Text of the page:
The Alliance Party has thrown its weight behind a campaign to have a flagship strategy aimed at fighting sectarianism in Northern Ireland overhauled.
Last Friday the Belfast Telegraph highlighted the opposition to Peter Robinson and Martin McGuinness’ Cohesion, Sharing and Integration (CSI) policy in an open letter printed in this newspaper.
In the letter 150 prominent figures from across the province — including experts working in the area of reconciliation — demanded the blueprint be rewritten.
They say it goes nowhere near far enough in tackling divisions in housing and education.
In the letter they argue the First and Deputy First Ministers’ “shared future” blueprint “dispiritingly assumes that Northern Ireland’s conventional politically-driven identities will survive indefinitely — and indeed should command respect”.
And last night the Alliance Party backed those calls, highlighting two aspects of the CSI policy they see as problematic.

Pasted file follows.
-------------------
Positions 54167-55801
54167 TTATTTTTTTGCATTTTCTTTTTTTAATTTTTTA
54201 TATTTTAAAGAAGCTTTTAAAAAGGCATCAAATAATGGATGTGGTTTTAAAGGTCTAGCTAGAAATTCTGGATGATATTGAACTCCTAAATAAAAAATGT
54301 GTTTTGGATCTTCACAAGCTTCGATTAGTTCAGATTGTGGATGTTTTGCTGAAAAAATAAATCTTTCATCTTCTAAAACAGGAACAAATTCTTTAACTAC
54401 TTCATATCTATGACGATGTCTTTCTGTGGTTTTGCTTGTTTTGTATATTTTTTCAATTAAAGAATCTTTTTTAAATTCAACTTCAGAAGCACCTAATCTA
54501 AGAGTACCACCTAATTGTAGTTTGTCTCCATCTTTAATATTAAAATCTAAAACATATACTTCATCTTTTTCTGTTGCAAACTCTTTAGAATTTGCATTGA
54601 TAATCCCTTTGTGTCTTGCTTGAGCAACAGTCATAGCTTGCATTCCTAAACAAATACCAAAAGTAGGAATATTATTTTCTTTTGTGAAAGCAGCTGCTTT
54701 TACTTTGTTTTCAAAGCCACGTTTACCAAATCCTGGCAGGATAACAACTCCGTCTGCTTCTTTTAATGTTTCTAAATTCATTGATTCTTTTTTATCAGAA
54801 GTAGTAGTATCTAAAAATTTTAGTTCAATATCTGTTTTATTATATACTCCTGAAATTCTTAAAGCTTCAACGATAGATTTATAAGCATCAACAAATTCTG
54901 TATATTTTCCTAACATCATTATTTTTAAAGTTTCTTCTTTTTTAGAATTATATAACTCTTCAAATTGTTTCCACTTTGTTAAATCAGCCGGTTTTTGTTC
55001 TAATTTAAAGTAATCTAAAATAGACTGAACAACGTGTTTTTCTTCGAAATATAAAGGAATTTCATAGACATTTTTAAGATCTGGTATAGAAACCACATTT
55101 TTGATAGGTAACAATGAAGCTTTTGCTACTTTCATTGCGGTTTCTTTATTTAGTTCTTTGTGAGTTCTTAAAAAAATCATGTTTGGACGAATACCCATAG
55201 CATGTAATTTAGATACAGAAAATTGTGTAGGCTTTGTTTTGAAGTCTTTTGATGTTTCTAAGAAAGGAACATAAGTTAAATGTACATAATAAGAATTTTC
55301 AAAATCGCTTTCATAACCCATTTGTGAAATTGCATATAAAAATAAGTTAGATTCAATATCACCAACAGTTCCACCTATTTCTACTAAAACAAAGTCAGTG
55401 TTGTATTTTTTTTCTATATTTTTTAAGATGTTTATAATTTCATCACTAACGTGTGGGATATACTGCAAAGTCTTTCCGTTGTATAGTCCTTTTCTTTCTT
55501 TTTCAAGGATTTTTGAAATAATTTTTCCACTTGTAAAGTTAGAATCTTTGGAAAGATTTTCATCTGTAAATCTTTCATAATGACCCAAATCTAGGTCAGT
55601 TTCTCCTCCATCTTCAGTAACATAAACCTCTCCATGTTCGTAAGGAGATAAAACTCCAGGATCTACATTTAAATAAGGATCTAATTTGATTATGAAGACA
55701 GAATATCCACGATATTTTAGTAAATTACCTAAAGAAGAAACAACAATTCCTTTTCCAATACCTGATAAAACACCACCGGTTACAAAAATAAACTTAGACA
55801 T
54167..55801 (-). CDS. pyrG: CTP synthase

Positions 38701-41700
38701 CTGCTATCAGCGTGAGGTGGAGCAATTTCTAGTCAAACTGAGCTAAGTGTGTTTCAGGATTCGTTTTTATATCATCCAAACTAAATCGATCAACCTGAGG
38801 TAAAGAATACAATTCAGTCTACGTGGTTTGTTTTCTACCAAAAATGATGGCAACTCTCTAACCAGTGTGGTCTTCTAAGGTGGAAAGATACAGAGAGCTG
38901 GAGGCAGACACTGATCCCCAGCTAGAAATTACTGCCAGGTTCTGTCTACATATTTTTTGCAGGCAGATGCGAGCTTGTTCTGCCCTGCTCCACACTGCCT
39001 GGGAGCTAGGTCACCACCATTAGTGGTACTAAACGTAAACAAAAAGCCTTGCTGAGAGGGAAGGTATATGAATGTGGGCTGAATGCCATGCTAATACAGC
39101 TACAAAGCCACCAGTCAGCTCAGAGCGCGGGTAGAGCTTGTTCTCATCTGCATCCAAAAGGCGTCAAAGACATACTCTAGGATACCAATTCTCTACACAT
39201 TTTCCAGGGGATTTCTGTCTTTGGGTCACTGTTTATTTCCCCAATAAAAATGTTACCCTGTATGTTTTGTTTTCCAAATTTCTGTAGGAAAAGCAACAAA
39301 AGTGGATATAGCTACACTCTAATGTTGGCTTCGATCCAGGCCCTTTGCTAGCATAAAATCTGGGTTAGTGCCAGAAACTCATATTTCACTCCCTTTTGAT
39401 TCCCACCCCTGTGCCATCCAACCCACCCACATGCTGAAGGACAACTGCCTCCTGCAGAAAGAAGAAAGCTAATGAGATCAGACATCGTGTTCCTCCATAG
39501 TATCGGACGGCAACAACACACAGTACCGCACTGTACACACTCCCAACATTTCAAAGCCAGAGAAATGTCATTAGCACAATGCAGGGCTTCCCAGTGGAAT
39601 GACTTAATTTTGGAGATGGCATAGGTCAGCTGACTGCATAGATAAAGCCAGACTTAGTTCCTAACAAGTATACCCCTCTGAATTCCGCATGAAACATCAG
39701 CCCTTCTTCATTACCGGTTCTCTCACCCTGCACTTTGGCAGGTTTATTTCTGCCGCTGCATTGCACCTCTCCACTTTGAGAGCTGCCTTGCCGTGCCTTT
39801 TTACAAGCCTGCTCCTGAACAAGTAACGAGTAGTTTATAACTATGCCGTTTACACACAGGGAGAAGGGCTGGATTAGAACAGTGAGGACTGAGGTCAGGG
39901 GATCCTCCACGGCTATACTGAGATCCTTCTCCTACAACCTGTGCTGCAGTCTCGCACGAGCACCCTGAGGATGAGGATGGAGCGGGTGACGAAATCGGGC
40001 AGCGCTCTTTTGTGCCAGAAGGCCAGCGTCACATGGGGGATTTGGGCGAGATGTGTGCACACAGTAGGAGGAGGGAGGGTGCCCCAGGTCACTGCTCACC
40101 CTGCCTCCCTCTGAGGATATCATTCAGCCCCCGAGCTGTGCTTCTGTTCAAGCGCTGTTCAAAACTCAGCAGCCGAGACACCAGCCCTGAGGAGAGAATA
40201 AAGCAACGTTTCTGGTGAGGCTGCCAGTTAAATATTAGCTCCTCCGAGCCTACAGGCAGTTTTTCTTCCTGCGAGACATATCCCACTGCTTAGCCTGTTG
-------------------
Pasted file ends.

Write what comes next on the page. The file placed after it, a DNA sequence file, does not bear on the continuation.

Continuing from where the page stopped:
Progress on the so-called “shared future” strategy was a key demand from the party before its leader David Ford agreed to take the job of Justice Minister earlier this year. Alliance MLA Stephen Farry said: “Northern Ireland needs a strong policy for tackling divisions and segregation and building a cohesive, shared and integrated community.
“This requirement is particularly pressing at a time of economic and financial challenge. Alliance continues to stress the financial and economic costs of division and the opportunities that would lie in a shared future.”
The CSI strategy, which was unveiled in the summer, pledges to urgently address the “physical and community division created by interfaces” in the province.
Those who signed the letter of opposition included IRA decommissioning witness the Rev Trevor Good, ex-rugby star Trevor Ringland of the Small Step Group, and Catherine McCartney, whose brother Robert was beaten to death outside a Belfast bar in 2005.